If you are a regular reader of our blog you should be aware that you shouldn’t be pouring the fat from Christmas dinner down the kitchen sink – that will only result in blockages. Here are some alternative uses for it.
Make the perfect turkey gravy
How best to make gravy for your turkey can be a contentious issue. Some use the giblets, some make a broth while others make good use of the fat. This recipe uses turkey fat to make a roux and adds pan drippings for good measure. Delicious to pour all over your roast potatoes and meat.
Traditional Jewish cookery makes use of schmaltz – a spread or cooking oil made from the fat from chicken and other poultry including turkey or goose.
Schmaltz was used widely before vegetable oils and fats became popular in the twentieth century, but now people realise that quality fat is necessary for good health. Why not make some and try your hand using it to prepare some traditional Jewish fare such as potato latkes or matzo balls.
You may know the word schmaltz, as an American Jewish term for “overly sentimental” – that’s because many Jews look back fondly to the time when schmaltz was used frequently around the home kitchen.
Use pan drippings to flavour food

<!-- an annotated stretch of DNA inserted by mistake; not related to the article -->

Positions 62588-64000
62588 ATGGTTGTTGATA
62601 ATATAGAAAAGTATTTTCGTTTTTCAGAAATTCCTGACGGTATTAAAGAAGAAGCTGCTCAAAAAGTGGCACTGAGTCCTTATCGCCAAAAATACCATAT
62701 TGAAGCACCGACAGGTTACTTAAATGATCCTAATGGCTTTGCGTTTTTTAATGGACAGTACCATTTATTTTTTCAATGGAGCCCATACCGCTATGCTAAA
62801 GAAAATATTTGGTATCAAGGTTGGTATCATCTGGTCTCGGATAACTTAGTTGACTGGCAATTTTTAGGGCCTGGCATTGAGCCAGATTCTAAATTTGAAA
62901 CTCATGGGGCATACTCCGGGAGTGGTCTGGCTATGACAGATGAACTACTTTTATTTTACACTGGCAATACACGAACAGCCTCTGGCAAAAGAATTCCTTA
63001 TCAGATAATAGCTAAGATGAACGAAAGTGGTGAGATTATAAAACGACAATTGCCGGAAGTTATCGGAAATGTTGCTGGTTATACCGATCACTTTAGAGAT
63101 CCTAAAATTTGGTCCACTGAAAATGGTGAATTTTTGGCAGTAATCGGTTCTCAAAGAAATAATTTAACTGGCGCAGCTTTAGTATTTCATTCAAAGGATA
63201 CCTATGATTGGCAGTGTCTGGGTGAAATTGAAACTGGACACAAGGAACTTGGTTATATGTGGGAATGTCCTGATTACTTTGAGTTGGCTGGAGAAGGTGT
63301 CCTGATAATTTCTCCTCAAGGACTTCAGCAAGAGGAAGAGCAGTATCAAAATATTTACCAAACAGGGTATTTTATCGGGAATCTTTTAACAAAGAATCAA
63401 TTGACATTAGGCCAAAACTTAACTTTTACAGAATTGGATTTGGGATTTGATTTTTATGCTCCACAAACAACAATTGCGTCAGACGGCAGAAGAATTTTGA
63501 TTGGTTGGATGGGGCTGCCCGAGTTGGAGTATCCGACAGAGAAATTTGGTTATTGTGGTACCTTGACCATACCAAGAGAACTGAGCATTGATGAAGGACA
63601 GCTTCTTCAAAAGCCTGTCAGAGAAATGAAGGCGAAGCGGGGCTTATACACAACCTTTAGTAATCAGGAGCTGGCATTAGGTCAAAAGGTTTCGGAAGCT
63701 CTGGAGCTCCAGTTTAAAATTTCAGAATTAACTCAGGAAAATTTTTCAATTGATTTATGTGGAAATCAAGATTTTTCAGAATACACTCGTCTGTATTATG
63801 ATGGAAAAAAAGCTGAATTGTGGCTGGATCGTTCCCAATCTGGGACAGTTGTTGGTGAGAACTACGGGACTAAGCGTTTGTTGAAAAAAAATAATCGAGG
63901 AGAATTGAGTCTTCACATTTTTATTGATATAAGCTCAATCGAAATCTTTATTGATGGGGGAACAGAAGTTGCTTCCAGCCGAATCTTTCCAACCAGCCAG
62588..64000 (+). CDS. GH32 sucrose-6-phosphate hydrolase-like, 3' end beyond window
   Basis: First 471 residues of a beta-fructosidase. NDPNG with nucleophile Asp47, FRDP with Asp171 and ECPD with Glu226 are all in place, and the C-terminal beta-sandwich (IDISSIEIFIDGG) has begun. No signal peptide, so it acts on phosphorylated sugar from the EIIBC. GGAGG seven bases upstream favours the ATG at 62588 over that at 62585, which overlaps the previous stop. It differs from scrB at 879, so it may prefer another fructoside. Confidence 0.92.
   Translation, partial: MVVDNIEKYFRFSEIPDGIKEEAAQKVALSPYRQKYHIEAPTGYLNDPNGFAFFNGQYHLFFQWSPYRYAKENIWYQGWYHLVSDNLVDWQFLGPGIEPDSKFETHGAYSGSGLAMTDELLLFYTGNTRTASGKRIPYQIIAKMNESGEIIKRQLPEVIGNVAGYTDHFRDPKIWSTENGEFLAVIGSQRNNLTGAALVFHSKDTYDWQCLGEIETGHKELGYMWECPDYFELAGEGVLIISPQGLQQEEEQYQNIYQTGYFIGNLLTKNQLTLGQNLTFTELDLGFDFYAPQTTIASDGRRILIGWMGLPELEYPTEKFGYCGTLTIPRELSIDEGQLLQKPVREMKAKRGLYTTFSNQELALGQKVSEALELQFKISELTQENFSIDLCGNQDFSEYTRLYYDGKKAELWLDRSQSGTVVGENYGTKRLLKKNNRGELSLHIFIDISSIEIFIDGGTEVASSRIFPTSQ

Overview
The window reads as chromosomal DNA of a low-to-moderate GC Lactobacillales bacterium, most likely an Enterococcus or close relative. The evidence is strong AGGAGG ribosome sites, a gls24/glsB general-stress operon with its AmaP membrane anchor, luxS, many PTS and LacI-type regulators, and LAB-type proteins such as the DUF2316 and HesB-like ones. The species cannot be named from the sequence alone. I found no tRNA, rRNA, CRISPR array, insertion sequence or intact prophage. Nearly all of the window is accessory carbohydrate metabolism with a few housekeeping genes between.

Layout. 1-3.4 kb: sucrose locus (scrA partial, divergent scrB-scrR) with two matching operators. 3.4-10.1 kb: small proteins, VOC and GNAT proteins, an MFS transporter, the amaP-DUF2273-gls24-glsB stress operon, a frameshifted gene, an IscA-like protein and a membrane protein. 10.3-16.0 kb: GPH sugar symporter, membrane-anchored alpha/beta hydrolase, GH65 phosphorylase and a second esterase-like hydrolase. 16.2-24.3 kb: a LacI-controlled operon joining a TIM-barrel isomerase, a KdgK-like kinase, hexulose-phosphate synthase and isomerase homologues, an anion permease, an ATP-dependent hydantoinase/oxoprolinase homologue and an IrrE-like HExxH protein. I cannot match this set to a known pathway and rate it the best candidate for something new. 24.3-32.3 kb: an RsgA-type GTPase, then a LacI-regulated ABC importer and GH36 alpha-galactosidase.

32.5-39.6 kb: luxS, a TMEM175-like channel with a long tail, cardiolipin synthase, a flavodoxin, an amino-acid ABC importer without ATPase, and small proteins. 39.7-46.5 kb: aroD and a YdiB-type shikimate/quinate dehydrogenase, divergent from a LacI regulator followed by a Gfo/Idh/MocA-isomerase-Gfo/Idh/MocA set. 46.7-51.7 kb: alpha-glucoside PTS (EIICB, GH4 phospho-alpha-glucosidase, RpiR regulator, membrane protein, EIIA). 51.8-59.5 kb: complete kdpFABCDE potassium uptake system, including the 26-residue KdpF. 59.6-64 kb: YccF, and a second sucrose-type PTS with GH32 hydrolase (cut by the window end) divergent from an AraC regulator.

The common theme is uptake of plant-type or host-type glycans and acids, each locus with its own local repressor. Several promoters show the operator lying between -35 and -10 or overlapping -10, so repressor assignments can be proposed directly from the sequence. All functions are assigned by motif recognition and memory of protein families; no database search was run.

Left over pan drippings from your roast turkey can be poured off into a separate container and used later to flavour a host of dishes such as soups, stews and mashed potatoes.
You can freeze them in ice cube size quantities and store them for months, adding a few to a casserole to lift the flavour.
The perfect roast potatoes
It’s not unusual to cook a number of roast dinners over the Christmas period. If you are having a goose on Christmas day, save some of the fat to use when making your next batch of roast potatoes later on that week. All the top chefs – from Jamie Oliver to Nigella Lawson insist on goose fat to make the perfect roast potato – citing its superior taste and ability to make them crispier.
….but don’t give turkey fat to garden birds
It’s a widely held belief that offering turkey fat to birds is a good use of the leftover. But, it would seem, it’s not. According to the RSPB, because the fat remains soft it can ruin their feathers and also run the risk of giving them food poisoning. Offer our little feathered friends crumbs from the Christmas cake and mince pies instead.